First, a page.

Power Ranking Every SEC East Football Team Post-Spring Practice
Kentucky and Arkansas wrapped up their spring practice sessions during the final week of April, closing the book on the first chapter of the 2014 season and bringing the division races more into focus.
New offensive coordinator Kurt Roper looked like the cure to the offensive blues for Florida, Hutson Mason proved that he can step in for quarterback Aaron Murray with little or no hiccups and Tennessee's got a small village of new skill players who could become stars.
What is the landscape of the SEC East race exiting spring practice? Our post-spring power rankings are in this slideshow.
Click here for the SEC West post-spring power rankings.
7. Kentucky Wildcats
Entering his second season as Kentucky's head coach, Mark Stoops will likely turn to an unproven quarterback to lead the turnaround.
Redshirt sophomore Patrick Towles and true freshman early enrollee Drew Barker are the leaders exiting spring practice, with Towles perhaps having the slight edge after completing 11 of 15 passes for 126 yards in Kentucky's spring game. Both have the ability to be successful and distribute the ball on time and where it needs to be in this air-raid system.
But who are they going to throw to? Kentucky dealt with inconsistency and injuries in its wide receiving corps this spring and will have to find reliable targets in fall camp.
Defensively, "Bud" Dupree and Za'Darius Smith will bookend a defensive line and create nightmares for opposing offensive tackles. Their ability to create constant pressure is necessary for this defense, which will have to capitalize when the front seven forces mistakes.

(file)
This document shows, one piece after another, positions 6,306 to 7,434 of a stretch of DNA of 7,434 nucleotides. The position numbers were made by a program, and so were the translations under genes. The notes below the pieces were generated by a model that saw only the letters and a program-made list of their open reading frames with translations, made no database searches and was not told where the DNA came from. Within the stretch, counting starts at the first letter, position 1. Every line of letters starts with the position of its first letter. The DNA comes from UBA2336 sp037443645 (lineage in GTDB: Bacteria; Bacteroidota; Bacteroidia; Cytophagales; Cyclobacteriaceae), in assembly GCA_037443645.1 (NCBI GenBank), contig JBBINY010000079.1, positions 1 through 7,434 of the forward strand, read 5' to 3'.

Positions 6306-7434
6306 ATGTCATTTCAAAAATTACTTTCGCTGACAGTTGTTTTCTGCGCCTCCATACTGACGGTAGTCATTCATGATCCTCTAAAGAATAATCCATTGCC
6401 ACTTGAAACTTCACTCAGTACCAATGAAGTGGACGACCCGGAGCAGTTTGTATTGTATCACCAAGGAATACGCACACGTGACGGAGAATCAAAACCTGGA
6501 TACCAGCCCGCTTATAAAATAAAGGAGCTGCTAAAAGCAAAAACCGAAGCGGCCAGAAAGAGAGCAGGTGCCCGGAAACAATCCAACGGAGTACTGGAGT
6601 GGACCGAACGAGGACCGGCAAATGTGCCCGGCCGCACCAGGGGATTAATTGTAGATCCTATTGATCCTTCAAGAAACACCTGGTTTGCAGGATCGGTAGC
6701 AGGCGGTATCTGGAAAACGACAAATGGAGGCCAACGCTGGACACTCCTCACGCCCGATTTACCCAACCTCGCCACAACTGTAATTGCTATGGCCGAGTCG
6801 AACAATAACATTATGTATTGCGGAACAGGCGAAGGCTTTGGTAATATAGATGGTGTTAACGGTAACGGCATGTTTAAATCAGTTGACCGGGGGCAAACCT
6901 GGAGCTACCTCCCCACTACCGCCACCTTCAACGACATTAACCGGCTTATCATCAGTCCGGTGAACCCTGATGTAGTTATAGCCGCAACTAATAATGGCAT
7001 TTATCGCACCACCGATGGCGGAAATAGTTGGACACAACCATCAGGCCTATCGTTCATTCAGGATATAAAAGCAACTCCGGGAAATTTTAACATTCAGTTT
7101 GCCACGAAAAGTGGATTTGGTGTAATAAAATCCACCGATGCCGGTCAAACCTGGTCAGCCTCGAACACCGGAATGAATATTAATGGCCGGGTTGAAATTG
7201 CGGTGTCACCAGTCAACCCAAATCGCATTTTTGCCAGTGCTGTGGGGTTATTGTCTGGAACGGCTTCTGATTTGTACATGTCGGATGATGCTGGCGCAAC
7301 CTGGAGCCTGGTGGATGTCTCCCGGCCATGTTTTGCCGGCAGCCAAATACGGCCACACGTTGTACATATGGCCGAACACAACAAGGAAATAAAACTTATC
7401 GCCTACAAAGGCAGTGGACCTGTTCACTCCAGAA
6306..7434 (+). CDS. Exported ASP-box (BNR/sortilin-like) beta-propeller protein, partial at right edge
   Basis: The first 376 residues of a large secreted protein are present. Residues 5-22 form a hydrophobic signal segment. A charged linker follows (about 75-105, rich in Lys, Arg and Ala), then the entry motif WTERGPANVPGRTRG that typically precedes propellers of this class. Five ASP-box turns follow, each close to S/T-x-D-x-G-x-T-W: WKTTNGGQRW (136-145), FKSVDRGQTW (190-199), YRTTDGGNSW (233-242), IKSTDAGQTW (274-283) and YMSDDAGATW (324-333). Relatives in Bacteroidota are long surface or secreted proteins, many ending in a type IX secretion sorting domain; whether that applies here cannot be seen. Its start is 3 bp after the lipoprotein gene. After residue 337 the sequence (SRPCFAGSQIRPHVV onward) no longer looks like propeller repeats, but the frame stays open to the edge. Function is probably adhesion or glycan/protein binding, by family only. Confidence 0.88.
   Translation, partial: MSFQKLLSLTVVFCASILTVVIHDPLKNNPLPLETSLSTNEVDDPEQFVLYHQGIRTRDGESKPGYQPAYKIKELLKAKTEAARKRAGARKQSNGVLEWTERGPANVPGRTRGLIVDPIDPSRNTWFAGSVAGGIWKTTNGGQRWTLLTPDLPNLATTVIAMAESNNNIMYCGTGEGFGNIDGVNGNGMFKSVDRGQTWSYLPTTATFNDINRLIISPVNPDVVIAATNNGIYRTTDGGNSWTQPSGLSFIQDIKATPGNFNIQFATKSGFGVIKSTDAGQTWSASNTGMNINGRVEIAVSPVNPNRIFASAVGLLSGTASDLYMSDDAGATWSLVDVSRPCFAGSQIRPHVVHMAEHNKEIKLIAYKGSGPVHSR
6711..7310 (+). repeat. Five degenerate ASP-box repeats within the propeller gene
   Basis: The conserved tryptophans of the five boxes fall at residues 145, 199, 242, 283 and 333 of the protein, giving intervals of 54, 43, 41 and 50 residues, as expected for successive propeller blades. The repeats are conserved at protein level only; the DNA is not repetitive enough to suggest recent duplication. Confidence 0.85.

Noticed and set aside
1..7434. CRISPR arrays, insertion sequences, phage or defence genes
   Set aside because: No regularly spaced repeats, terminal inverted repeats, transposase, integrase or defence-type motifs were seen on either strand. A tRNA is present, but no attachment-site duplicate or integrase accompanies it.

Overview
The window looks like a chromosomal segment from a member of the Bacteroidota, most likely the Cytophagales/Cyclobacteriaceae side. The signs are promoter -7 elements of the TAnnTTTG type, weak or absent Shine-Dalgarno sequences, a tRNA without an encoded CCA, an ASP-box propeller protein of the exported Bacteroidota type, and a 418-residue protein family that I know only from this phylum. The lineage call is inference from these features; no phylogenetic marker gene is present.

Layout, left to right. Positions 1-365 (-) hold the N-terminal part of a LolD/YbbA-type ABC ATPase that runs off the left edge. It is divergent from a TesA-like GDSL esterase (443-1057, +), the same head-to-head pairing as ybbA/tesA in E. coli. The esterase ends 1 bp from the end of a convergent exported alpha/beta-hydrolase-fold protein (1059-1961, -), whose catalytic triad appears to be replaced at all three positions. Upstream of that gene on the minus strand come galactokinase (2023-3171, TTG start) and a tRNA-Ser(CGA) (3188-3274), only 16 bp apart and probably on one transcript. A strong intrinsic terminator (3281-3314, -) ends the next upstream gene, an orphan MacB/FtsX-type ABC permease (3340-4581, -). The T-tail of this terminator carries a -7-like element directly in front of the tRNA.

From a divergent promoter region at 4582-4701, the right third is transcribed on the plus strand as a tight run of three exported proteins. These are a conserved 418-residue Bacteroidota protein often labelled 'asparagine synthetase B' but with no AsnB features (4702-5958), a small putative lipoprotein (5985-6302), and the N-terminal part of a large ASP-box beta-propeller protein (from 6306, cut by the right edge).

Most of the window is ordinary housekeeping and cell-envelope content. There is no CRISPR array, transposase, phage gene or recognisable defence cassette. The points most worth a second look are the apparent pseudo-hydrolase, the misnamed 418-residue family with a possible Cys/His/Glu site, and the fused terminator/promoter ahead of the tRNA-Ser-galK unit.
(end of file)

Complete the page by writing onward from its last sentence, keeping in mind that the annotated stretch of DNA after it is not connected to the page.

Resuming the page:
6. Vanderbilt Commodores
After back-to-back nine-win seasons, former Vanderbilt head coach James Franklin set the bar pretty high for first-year head coach Derek Mason.
Luckily for Mason, he's got a talented running back corps to fall back on. Jerron Seymour rushed for 716 yards and 14 touchdowns a year ago and is probably the best running back in the SEC who nobody knows about. Behind him, Brian Kimbrow and Ralph Webb, who shined in the spring game, should allow offensive coordinator Karl Dorrell to get creative with how he uses his running backs.
But who's going to play quarterback? Sophomore Patton Robinette has the most experience, but redshirt freshman Johnny McCrary has the upside. If he can be consistent, he could be a star in Nashville.
Defensively, the Commodores have a solid foundation with linebackers Caleb Azubike and Kyle Woestmann, both of whom stepped back from defensive end in Mason's 3-4 scheme. They'll still be competitive, but can this defense be consistent?
Enough to keep the 'Dores competitive, but not at that nine-win plateau.
5. Missouri Tigers
When wide receiver Dorial Green-Beckham was dismissed from the Missouri Tigers, the offense changed.
It had to.
With DGB in the lineup, opposing defenses had to devote a ton of attention to him, which would be even more pronounced this season without L'Damian Washington and Marcus Lucas in the lineup. Without him, all of the pressure on Missouri's offense falls on first-year full-time starting quarterback Maty Mauk.
So, what will Missouri do?
It may go back to its 2011 mode when it finished ninth in the country in rushing offense (243.46 yards per game). Russell Hansbrough, Marcus Murphy and Morgan Steward are all capable backs who will allow head coach Gary Pinkel to mix things up in the running game.
Part of the reason Missouri won the SEC East last season was because its defense got pressure with four and took advantage of mistakes. Several pieces of that puzzle are gone now, including defensive ends Michael Sam and Kony Ealy, as well as defensive back E.J. Gaines.
Can Shane Ray and Markus Golden replicate that pass rush? They may have to, which is a very tall order.
4. Tennessee Volunteers
With running backs Jalen Hurd and Marlin Lane and wide receivers Marquez North, Josh Malone and Von Pearson all available for second-year head coach Butch Jones, the Vols offense is going to be very prolific no matter who wins the quarterback battle.
The small village of top-tier skill players will lead Tennessee to one or two surprise wins.